In Parsha Behar we learn about the laws of Shmittah. Every seventh year all debts are forgiven, slaves are released, the land cannot be worked, and your produce belongs to everyone:
“Six years you may sow your field and six years you may prune your vineyard and gather in the yield. But in the seventh year the land shall have a sabbath of complete rest, you shall not sow your field or prune your vineyard. You shall not reap the aftergrowth of your harvest or gather the grapes of your untrimmed vines; it shall be a year of complete rest for the land. But you may eat whatever the land during its sabbath will produce—you, your male and female slaves, the hired and bound laborers who live with you, and your cattle and the beasts in your land may eat all its yield.” (Vayikra 25:3-7).
The Spiritual Dynamic
There is quite an interesting dynamic that occurs between us and Hashem during the Shmittah year. With all the other Mitzvot, Hashem says that if we keep them, He will grant us plenty: food, health, children, etc. The idea of the Mitzvot, in general, is that we are doing Hashem’s will. And when we do His will perfectly and sincerely, we must have complete faith that He will uphold His part of the bargain and shower us with the blessings that He promised.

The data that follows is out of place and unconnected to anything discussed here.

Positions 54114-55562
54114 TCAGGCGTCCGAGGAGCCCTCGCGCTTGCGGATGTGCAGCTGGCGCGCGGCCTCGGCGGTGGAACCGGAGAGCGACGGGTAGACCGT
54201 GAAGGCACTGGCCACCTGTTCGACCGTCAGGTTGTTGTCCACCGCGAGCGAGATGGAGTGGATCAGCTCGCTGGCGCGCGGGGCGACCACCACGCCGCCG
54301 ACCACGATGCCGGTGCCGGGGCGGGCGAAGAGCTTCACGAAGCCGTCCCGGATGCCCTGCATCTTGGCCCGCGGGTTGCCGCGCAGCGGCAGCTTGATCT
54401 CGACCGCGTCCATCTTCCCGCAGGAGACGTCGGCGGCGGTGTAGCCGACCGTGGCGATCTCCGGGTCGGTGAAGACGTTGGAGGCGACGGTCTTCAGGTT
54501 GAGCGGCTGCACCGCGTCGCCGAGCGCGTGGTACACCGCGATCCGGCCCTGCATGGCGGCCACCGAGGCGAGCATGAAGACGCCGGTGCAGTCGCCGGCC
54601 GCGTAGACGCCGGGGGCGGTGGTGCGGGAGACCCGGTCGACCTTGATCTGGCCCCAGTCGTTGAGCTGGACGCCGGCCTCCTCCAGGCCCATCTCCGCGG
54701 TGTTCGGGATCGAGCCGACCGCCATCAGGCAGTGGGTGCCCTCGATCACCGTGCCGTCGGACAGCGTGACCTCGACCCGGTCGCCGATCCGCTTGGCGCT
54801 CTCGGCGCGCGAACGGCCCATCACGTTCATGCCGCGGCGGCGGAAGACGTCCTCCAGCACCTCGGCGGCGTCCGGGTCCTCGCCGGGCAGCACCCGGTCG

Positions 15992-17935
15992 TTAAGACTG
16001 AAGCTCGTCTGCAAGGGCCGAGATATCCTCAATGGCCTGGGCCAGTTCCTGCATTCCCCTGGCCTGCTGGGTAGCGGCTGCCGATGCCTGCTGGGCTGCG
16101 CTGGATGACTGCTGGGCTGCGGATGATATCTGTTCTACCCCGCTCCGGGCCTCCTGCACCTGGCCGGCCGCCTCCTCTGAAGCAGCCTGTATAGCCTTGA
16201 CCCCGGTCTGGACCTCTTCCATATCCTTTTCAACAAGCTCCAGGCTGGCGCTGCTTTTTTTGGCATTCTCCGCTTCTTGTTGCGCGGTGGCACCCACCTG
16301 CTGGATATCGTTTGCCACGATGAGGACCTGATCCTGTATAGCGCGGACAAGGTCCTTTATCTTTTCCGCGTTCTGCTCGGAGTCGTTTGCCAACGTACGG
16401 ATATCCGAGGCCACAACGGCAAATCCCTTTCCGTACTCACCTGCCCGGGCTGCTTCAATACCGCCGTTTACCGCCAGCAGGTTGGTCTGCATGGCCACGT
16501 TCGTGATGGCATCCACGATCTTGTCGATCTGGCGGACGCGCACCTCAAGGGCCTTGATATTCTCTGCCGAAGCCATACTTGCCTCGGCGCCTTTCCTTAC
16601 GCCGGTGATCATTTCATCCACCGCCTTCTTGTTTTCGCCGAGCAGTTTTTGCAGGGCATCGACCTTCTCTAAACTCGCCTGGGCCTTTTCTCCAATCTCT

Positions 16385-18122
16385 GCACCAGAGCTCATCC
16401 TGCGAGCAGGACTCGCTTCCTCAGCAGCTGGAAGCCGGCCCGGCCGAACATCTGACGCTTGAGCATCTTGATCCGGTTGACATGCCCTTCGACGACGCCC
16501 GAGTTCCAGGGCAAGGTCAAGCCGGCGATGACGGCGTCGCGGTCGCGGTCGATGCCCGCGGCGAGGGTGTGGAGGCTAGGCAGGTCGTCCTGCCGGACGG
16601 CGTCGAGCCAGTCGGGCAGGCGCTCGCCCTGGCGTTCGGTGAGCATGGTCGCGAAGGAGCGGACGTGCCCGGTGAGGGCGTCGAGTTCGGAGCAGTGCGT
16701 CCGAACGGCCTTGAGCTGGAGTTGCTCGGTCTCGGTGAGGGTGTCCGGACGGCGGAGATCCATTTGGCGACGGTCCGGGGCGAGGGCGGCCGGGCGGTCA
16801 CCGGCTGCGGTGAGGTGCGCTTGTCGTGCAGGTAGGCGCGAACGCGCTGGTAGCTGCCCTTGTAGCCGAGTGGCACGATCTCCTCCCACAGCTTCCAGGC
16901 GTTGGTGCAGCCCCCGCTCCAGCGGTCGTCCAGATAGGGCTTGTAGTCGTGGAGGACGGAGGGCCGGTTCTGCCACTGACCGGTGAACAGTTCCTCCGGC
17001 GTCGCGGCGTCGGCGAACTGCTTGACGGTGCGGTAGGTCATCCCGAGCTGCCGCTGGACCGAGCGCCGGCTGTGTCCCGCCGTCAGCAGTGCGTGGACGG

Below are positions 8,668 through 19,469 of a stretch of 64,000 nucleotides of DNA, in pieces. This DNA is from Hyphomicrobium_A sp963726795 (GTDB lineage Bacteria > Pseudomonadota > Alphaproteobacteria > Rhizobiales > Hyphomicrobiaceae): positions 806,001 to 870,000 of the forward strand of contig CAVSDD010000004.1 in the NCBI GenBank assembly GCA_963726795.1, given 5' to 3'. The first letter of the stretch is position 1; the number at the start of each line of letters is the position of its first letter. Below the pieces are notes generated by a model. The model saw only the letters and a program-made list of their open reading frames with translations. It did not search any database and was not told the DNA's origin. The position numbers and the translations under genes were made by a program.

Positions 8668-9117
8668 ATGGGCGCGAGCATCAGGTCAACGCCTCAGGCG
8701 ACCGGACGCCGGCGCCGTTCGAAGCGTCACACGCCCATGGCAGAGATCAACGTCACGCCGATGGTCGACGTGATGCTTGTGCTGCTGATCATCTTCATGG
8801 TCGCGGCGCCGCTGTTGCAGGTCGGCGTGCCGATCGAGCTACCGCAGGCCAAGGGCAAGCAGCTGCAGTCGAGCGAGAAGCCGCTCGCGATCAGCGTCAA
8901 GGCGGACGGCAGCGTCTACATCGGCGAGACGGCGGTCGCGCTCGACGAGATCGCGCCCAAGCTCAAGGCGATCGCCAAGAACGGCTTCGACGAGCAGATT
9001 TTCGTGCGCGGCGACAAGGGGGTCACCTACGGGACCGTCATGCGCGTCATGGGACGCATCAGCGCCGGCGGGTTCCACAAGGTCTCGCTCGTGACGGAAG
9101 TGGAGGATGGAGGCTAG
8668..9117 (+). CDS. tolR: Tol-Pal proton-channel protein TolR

Shmittah is different. How so? Let’s take a look. Hashem tells us,” And should you ask, ‘What are we to eat in the seventh year, if we may neither sow nor gather in our crops?’ I will ordain My blessing for you in the sixth year, so that it shall yield a crop sufficient for three years. When you sow in the eighth year, you will still be eating old grain of that crop; you will be eating the old until the ninth year, until its crops come in.” (Vayikra, 25:20-22). Hashem, in a way, is subsidizing the Mitzvah of Shmittah. We receive the blessing in credit on year 6. All we have to do is actually keep the Shmittah.